Duchenne Muscular Dystrophy Bibliography
Duchenne Muscular Dystrophy Questions

Duchenne Muscular Dystrophy
By: Chloe W, Molly G, Frankie G, and Mackenzie M

Characteristics of this disease

Duchenne muscular dystrophy affects 1 in every 3500 male births. Women are able to carry the gene for this disorder but do not show it. They have a 50% chance of passing it their sons. Symptoms of this genetic disease start to appear between the ages of 2 and 6. Muscular dystrophy is muscle weakness that progresses over time. Early signs include frequent falling, difficulty getting up from a seated position. This is due to weak stomach muscles. Calf muscles also become large, and the person loses the ability to lift his/her knees. The child may also experience fatigue and may have mental retardation. Unlike the muscles this does not progress over time. Many have scoliosis which affects their spine. Most children with this disorder have weak motor skills like trouble running and jumping. As the child ages the symptoms become more noticeable. The leg and pelvis muscles start to weaken first and by age 11 the child loses the ability to walk. The arm and neck muscles are also affected but less severely. Death usually occurs before the child reaches the age of 20. The main cause of death is respiratory failure or pulmonary infections.

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Mutation Caused

Duchenne muscular dystrophy is caused by a defected gene in male chromosomes, (the X chromosome). The people affected by this disease have a mutated DMD gene, which is found on the short arm of the X chromosome at a certain position. DMD occurs when a specific gene on the X chromosome does not make the protein dystrophin. Dystrophin is a protein that helps the muscles hold their shapes, and function properly. A lot of people can carry Duchenne muscular dystrophy but it’s not until a mutation arises that the disease is shown. As one of the largest human genes known, DMD compasses over two million base pairs of DNA. Even though the disease does not usually effect women, themselves and their children still have the probability of being carriers; there is a 50% chance of the disease being transferred to their children. Duchenne muscular dystrophy and muscle degeneration go hand in hand.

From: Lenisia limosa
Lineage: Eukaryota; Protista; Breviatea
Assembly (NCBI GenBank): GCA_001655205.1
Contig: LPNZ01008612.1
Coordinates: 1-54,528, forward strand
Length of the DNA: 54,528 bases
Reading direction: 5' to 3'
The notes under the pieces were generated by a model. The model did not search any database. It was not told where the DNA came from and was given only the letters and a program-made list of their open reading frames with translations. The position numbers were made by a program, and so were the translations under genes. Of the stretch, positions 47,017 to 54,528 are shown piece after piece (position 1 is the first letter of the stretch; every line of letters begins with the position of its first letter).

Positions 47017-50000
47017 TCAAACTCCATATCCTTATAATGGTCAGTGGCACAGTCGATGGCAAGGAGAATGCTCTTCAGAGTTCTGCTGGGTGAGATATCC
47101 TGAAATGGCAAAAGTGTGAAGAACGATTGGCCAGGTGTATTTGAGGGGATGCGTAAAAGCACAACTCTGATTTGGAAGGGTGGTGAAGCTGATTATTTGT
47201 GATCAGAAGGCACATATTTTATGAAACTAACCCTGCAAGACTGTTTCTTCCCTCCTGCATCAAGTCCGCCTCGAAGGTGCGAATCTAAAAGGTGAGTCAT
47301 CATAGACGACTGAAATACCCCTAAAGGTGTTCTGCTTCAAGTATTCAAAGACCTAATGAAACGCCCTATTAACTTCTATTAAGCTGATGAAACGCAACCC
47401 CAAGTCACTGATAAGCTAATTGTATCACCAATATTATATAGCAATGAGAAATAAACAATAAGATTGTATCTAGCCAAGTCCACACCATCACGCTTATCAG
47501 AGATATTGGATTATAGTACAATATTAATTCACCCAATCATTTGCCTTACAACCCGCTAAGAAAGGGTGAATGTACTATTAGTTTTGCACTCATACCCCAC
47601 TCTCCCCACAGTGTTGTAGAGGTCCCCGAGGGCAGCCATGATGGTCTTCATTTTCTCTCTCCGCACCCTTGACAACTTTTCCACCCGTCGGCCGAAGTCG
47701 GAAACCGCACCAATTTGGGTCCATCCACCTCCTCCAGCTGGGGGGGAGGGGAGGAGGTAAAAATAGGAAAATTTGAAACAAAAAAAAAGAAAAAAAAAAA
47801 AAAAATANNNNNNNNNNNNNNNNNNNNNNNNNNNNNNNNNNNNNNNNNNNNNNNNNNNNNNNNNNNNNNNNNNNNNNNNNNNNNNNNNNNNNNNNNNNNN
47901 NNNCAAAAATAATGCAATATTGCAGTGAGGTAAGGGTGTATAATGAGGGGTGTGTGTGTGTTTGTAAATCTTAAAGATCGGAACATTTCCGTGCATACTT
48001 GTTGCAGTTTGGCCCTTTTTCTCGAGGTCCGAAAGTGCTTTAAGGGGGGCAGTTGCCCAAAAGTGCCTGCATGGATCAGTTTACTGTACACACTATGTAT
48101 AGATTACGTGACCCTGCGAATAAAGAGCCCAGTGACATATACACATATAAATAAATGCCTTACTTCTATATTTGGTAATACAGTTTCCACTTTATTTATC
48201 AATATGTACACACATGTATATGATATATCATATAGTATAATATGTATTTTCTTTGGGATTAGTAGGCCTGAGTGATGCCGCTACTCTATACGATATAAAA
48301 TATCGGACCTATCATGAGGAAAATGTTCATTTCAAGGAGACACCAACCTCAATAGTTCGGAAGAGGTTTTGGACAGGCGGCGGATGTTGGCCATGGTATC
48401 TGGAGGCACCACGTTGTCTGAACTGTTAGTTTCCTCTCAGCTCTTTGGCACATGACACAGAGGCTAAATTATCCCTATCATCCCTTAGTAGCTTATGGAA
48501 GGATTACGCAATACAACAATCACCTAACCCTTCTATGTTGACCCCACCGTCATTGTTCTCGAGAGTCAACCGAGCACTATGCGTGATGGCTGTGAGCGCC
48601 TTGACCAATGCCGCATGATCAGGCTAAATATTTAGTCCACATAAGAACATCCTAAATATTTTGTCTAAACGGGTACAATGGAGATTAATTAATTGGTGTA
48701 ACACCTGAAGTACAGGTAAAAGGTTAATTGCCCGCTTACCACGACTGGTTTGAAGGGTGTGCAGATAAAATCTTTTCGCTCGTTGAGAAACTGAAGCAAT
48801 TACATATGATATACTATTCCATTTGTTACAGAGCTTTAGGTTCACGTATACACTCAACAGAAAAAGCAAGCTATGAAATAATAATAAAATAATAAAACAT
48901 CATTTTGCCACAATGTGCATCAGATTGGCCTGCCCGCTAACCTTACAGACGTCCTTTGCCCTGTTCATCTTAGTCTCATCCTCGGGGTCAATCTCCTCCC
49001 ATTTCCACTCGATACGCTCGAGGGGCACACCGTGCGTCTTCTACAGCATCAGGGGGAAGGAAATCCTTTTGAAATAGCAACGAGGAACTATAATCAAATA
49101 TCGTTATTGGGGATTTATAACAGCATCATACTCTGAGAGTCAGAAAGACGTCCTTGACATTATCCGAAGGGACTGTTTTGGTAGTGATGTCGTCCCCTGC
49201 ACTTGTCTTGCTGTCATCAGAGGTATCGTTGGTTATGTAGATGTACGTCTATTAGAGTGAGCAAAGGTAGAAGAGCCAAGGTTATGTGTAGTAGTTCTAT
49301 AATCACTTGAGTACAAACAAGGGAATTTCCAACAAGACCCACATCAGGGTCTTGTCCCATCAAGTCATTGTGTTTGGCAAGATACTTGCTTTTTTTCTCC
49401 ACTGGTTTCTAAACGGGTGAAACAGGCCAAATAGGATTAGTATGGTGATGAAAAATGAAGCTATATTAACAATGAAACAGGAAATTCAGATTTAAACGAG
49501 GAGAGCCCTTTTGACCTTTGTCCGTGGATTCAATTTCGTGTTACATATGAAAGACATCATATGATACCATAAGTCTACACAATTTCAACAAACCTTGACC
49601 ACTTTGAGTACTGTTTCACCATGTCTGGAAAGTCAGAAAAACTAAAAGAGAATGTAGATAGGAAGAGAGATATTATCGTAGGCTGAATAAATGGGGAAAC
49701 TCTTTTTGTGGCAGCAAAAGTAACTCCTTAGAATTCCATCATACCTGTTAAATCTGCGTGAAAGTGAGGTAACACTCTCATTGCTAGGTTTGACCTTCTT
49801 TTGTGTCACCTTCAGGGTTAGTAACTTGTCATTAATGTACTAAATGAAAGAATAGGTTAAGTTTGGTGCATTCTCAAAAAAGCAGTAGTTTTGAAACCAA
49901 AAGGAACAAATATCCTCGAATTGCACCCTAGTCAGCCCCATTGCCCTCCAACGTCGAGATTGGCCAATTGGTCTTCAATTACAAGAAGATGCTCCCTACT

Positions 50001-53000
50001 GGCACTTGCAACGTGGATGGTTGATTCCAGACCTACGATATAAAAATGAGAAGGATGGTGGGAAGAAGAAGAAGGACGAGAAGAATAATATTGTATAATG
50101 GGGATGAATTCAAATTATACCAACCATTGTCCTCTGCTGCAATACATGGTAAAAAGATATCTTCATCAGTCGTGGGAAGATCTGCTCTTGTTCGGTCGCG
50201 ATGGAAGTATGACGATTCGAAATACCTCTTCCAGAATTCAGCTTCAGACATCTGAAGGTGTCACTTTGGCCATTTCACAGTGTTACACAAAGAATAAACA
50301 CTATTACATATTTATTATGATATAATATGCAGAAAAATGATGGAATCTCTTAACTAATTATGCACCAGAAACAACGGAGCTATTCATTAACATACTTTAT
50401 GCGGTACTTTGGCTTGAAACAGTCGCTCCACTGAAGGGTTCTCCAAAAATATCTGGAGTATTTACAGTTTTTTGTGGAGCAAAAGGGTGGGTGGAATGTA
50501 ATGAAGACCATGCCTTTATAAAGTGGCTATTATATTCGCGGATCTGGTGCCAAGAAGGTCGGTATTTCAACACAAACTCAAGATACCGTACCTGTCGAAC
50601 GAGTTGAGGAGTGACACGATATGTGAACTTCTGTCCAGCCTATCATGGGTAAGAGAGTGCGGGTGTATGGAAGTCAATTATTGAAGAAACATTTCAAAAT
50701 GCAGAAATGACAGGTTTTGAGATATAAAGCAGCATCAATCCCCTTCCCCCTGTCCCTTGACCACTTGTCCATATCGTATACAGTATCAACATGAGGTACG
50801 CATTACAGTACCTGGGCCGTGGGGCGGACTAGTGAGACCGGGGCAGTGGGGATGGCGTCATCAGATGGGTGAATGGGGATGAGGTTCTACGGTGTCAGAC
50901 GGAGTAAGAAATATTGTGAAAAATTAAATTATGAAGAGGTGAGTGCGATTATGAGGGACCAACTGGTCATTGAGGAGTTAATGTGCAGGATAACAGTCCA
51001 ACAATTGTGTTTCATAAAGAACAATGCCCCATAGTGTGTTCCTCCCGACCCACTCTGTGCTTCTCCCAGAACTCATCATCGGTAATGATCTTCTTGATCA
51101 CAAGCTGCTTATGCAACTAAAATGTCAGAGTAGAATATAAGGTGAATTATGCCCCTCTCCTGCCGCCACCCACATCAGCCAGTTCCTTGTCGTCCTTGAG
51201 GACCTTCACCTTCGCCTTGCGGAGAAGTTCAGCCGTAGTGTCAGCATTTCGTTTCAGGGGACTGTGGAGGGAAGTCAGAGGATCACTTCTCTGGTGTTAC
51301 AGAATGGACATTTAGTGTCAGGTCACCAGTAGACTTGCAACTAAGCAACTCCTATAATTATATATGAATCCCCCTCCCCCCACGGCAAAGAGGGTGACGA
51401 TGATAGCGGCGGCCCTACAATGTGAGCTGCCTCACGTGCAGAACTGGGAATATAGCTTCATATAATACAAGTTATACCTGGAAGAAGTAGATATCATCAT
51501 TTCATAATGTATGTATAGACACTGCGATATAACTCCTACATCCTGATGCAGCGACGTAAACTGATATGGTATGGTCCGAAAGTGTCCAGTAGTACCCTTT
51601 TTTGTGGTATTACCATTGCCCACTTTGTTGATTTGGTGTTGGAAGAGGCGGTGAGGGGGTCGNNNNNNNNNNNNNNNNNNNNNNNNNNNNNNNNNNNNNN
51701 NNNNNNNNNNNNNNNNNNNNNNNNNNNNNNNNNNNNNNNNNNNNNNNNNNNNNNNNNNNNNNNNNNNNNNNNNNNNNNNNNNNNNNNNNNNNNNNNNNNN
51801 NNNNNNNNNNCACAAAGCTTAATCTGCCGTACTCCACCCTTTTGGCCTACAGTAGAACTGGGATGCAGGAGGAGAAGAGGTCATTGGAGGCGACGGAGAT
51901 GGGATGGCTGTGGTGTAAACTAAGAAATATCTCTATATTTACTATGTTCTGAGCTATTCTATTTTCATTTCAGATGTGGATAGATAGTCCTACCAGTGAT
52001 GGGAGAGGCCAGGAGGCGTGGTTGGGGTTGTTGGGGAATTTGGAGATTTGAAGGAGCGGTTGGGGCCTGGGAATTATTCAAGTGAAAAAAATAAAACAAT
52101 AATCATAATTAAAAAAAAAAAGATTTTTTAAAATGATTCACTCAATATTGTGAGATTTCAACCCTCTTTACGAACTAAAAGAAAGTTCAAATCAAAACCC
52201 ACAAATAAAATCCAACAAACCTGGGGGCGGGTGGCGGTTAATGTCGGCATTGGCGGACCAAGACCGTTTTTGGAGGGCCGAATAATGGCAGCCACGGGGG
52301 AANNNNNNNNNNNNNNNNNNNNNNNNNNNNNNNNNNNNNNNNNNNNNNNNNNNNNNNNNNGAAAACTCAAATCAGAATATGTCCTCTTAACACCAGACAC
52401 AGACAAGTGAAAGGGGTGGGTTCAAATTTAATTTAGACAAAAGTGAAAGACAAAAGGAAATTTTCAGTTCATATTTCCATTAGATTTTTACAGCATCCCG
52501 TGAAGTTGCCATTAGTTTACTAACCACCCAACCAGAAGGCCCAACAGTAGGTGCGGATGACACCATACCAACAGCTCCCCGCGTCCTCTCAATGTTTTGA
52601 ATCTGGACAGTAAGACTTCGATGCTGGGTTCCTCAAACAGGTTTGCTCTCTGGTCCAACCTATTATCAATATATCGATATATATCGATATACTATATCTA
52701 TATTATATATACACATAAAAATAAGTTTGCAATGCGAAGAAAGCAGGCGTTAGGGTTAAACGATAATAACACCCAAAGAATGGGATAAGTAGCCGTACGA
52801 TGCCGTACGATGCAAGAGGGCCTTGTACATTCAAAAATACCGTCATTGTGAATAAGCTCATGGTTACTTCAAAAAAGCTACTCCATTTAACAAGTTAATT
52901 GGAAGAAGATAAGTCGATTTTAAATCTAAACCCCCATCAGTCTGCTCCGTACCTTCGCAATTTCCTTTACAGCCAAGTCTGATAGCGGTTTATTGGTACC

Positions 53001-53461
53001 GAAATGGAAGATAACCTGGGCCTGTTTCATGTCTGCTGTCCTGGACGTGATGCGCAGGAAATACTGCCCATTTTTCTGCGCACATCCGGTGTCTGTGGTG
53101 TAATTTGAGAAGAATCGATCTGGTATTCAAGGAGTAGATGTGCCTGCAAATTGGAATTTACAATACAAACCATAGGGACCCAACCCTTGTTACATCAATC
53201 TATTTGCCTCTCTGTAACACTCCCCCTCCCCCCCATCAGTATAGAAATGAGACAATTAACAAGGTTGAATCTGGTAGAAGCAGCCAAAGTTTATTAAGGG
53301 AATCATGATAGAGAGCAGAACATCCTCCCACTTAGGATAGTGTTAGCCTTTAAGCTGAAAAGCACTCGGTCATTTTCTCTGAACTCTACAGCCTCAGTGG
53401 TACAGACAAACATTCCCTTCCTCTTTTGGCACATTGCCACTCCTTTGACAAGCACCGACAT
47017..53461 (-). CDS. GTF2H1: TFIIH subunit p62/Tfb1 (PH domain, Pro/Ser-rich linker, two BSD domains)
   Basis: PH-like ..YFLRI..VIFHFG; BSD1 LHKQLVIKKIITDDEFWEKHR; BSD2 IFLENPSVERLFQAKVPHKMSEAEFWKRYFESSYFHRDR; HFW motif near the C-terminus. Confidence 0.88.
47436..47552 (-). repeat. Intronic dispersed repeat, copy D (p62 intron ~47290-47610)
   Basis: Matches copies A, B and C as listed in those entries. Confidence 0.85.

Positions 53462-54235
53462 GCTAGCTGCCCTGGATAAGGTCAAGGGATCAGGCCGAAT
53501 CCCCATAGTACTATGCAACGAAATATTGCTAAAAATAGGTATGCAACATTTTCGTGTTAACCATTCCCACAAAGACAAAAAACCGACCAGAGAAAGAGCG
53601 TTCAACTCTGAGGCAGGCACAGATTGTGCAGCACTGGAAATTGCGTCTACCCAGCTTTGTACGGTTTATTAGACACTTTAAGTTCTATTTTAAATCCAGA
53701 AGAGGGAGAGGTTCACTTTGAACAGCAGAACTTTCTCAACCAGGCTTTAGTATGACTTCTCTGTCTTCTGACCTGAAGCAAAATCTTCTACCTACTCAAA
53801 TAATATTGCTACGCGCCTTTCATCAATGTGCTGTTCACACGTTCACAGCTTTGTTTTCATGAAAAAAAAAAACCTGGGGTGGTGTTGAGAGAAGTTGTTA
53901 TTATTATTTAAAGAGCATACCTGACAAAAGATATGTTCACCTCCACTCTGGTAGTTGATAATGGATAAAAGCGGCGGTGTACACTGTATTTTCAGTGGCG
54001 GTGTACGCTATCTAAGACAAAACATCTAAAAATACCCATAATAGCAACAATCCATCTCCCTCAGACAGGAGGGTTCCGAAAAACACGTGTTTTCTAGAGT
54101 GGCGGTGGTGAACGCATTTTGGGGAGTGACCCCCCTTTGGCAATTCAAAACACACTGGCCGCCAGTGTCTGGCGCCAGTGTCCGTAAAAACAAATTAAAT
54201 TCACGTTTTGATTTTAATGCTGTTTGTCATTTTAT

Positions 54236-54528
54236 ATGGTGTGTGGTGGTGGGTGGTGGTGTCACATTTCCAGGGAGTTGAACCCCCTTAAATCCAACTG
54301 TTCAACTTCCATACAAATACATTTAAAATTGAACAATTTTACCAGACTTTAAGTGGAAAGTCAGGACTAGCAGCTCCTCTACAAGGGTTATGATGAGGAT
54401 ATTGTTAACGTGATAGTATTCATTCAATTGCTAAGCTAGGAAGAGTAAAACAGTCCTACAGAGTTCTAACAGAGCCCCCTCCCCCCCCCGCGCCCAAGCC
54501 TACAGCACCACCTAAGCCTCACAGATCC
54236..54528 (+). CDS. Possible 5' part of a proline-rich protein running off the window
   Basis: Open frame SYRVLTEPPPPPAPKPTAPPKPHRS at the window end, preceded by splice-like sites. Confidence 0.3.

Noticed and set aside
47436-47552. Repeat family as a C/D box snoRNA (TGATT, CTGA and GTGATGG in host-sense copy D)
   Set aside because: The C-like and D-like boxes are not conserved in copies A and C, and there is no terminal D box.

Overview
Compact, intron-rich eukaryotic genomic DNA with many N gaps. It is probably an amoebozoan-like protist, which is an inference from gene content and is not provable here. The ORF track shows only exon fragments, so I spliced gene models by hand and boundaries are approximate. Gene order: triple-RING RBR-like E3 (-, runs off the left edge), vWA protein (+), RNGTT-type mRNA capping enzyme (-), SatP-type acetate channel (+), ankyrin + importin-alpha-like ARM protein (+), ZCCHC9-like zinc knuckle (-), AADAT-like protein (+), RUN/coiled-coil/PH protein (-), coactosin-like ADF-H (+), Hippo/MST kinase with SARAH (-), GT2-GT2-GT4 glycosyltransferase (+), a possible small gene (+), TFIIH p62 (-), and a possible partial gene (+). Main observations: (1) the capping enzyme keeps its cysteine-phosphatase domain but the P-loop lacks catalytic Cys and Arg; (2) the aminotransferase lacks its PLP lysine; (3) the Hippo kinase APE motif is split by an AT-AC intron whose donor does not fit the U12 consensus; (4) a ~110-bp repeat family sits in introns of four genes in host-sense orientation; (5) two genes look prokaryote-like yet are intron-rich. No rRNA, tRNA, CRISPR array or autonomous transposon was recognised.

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How is Duchenne Muscular Dystrophy inherited?

DMD is inherited through hereditary. Males inherit the disease through their mothers who actually carry the disease without it affecting them. It is passed from a mutated X chromosome, which is why it is only inherited by boys. Girls require two X chromosomes which means if only one is defected they will not being affected by the disease, just carry it. Males on the other hand are affected because they only have one X chromosome. The dystrophy can only be inherited from the mother because the father can't pass down X chromosomes. There is a 50% probability mothers will give the disease to their sons.

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Scientists have not found a cure for Duchenne Muscular Dystrophy yet. However, Doctors recommend exercise and physical therapy to prevent muscles from tightening up and to increase mobility. Doctors also recommend joining a support group to help decrease stress levels and to meet with people who are in the same situation as you. Also, steroids are used on people how have DMD to help to slow down the effects and to increase life span. Doctors have found that young boys with DMD who took steroids were able to walk by themselves for three years longer than those with DMD who did not take steroids. Because Scoliosis is often contracted by people who have DMD, doctors recommend exercising the back to keep it from curving and limiting mobility. To help prevent the legs from curving, patients with DMD use braces until muscles become too weak to walk. Also, patients with DMD should take calcium and vitamin D supplements daily to make sure their bones stay strong and healthy. In the future, doctors are predicting that therapy for genes may be used for patients with DMD, but for now there are no ways to prevent this disease.

As patients with DMD grow older, the slight curve in their backs become more severe.
As patients with DMD grow older, the slight curve in their backs become more severe.

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